More on CIA and Hayden
Reacting to the cockamamie U.S. News story about Michael Hayden possibly staying on as CIA director, Glenn Greenwald reminds everyone that Barack Obama voted against Hayden’s confirmation in 2006, something I for one had most certainly forgotten and should have Googled. Glenn says, “it should be quite . . . let us, for the moment, say “interesting” . . . to watch him and his most loyal supporters explain and justify” any decision to keep Hayden on. To me, it’s another indication that the U.S. News item is total fantasy. In any event, I’ve reached out to the transition for some reaction one way or another.
Glenn also points to a post of Digby’s about Obama, Brennan and Hayden:
[T]his floating of Hayden could just be wishful thinking. But if the CIA is seeking to pressure the new administration to hire one of their own, this would be a clever way to frame it: if Obama doesn’t pick one of theirs, he will be portrayed as captive to the Left on national security. And naturally, the press runs with it because it fits their favorite storyline as well.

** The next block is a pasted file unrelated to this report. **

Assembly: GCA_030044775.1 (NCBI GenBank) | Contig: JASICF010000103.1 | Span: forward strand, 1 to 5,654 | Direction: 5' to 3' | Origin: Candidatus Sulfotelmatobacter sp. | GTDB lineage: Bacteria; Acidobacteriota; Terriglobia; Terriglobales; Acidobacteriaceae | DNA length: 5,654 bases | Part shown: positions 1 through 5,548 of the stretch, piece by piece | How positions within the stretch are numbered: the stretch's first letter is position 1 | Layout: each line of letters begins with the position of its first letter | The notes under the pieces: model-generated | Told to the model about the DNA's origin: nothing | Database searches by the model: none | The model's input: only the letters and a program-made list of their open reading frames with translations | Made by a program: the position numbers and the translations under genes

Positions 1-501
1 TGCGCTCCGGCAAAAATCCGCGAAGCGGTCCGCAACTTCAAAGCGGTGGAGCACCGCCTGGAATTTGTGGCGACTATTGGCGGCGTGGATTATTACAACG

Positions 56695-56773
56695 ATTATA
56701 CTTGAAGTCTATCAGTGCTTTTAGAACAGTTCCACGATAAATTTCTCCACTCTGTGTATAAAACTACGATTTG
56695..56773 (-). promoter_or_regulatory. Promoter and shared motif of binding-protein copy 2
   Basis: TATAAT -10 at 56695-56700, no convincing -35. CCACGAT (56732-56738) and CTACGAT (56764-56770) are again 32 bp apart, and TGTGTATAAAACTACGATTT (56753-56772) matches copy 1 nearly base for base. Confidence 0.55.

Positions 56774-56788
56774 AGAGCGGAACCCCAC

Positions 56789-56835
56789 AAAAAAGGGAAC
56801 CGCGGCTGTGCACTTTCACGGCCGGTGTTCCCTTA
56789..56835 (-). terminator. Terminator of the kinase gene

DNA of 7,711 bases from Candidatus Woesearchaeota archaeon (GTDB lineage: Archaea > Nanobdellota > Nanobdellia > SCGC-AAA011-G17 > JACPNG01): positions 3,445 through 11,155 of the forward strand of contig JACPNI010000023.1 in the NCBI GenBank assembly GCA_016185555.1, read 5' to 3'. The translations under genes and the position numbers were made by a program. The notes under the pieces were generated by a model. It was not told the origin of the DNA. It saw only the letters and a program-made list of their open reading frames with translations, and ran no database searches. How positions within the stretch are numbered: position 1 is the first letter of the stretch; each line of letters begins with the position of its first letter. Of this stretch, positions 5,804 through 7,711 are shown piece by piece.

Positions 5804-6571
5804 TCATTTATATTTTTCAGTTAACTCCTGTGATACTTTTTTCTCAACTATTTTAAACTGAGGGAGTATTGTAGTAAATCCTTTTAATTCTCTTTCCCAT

My guess is that there’s no need for the “but” here. Floating Hayden is a way for a couple of people in or around CIA to plant this narrative in an audacious way. They know there’s no chance that Obama would actually pick Hayden. It’s a way of exploiting a division — whereas the meta-debate was that Obama needed to pick a CIA person to avoid alienating the agency, now he needs to pick Hayden specifically. It’s a cynical-but-clever way of boxing Obama in. (My understanding is that Hayden is seen by most in the agency as kind of meh.)
For my part, it’s a good thing to pick someone whom the intelligence community trusts in a time of turmoil, and especially when CIA is going to be asked by Obama to hunt Osama bin Laden and Al Qaeda’s senior leadership in Pakistan, which is a really, really big responsibility. Someone from the inside fits the bill. It shouldn’t be someone with a history of supporting or excusing illegal activities like torture. The further good news is that* most people inside the CIA didn’t*. This should not actually be a difficult decision for Barack Obama.